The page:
Quick-list on Levels of Work

From the Ask Tom mailbag:

Tom, I just read the One Most Important Thing and it does cause some thinking and wondering how much many of us are doing this all wrong. I am the owner of a business but have been in some form of leadership or management for over 15 years and I don’t ever remember a real comprehensive approach to hiring or even with the detail you offer. I am reading your new book, Hiring Talent right now and hopefully can glean much of what needs to happen in our own company. I wanted to ask you about how long you see this taking to really create a different and better culture within an organization that perhaps never used any of these tools? It almost seems a little overwhelming to be honest with you. We are going from doing none of this to doing what we should be. I may be in touch with you often for some guidance.

How long does it take for a child to learn to walk. As long as it takes. And it is always a work-in-progress. I believe the most important element of this process is you. Hiring Talent is a mindset about work. It’s a different way of looking at work and the candidates you select from your talent pool.

Most managers never consider the level of work when thinking about a new role or filling an existing role. All the tasks and activities get lumped on a list with the tagline – “and anything else we can think of.”

Level of work is the key to understanding the capability required for success in the role. Here is my quick-list on levels of work.

  • S-I – Individual output, longest task – 1 day to 3 months
  • S-II – Coordinate team output, longest task – 3 months to 12 months
  • S-III – Create, monitor, improve system output, longest task – 12 months to 24 months
  • S-IV – Integrate multiple systems and subsystems for “whole” system throughput, longest task – 2 years to 5 years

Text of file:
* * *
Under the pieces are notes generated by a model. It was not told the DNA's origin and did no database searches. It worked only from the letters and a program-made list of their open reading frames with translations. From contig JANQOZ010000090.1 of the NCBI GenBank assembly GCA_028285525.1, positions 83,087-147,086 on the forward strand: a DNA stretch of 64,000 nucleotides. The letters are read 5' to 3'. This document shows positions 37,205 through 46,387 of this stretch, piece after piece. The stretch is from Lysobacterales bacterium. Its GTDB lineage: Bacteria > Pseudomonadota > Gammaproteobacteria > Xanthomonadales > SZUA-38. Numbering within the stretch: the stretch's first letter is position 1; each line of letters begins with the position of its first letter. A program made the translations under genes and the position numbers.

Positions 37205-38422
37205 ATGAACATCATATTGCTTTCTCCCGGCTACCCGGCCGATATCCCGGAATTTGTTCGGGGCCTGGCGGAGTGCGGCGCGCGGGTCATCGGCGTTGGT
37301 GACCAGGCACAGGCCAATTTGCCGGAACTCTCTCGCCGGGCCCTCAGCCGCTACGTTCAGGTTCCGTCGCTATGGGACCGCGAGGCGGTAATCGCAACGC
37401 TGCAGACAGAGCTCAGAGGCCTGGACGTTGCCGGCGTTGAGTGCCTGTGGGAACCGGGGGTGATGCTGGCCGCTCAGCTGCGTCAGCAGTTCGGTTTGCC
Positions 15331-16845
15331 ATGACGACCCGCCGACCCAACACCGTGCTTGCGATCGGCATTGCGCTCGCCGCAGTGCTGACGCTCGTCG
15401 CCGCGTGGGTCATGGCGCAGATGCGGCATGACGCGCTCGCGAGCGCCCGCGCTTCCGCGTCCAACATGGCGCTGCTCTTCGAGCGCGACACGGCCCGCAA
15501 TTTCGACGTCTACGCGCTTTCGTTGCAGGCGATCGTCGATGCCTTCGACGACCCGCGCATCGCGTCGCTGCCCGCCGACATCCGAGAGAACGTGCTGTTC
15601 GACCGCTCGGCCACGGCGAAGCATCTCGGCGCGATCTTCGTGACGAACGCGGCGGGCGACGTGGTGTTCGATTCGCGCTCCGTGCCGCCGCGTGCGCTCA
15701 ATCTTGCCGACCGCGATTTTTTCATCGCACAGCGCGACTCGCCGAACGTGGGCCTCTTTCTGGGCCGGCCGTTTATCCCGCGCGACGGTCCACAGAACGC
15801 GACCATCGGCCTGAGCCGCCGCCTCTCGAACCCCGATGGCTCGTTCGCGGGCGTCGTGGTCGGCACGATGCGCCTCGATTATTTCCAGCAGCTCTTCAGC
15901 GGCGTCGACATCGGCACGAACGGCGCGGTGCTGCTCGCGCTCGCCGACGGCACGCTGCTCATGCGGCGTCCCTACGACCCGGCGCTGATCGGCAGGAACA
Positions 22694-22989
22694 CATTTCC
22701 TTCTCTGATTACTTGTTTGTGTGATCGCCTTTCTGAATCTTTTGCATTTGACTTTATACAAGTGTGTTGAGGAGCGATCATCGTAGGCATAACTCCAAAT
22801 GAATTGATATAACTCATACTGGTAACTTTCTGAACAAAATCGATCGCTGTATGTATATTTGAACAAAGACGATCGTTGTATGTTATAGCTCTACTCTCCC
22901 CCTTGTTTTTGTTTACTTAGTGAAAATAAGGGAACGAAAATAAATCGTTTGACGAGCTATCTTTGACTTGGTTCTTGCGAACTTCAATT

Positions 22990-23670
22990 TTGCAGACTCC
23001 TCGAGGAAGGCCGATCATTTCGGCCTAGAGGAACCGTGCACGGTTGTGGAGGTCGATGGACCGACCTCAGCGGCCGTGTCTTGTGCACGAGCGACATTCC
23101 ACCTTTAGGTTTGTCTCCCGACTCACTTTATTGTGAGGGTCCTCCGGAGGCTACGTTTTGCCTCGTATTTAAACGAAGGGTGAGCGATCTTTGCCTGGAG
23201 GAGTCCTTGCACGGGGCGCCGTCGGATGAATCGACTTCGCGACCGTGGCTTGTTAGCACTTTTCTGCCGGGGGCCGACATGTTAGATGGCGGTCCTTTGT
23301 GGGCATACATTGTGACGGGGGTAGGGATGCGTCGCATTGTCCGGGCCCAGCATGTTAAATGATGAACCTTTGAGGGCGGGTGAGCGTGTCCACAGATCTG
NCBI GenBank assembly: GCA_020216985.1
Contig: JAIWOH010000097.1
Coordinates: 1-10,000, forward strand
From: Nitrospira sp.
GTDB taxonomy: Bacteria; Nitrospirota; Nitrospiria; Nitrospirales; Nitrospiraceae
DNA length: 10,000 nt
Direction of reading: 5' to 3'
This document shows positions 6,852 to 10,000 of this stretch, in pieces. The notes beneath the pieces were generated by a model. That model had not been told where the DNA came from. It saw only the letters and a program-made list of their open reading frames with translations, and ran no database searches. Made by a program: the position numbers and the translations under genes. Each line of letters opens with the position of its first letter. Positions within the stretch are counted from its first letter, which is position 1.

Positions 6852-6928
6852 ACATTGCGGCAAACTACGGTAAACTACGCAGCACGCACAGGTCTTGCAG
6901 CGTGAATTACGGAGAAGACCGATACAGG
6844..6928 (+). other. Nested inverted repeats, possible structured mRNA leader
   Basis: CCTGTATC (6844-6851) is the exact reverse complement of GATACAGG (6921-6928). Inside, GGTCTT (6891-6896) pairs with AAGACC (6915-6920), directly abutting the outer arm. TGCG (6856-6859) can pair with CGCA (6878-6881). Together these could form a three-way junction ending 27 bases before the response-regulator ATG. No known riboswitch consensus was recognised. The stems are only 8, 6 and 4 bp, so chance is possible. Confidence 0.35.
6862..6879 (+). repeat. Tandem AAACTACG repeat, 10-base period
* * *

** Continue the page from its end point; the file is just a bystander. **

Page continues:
• S-V – Create, monitor, improve value chain between internal “whole” system and external market, longest task – 5 years to 10 years.

Any questions?

2 thoughts on “Quick-list on Levels of Work

  1. Travis M

    Perhaps this is only tangentially related, but as we start defining, if we end up with a role where most of the tasks are stratum-1, but some are stratum-2, is this OK or a sign of a problem?

    I’m concerned that a S-2 individual would become bored in the role, because it doesn’t offer enough S-2 work. At the same time a S-1 individual might be overwhelmed.

  2. chris publow

    Tom, you are right on. The development of a culture is ongoing. It took my company a good 5 years to get in the groove. It could have been quicker but I didn’t push enough to get the message out the 10 times it takes to repeat it until they finally figured out I was serious. Once we weeded out the non-followers success came very fast and we grew at remarkable speed. When we got bigger (from 3 stores to 10) I started to realize that many of the new people were not following the model very well. It was like we had to start all over again at the beginning describing the simple objectives (create a loyal customer, enjoy your work, make a fair profit). The simple 11 words had to be spoken and repeated and published then defined and reinforced and on and on once again. Now at only about two years we all seem to be in alignment and things are getting great again….what a roller coaster ride. cp


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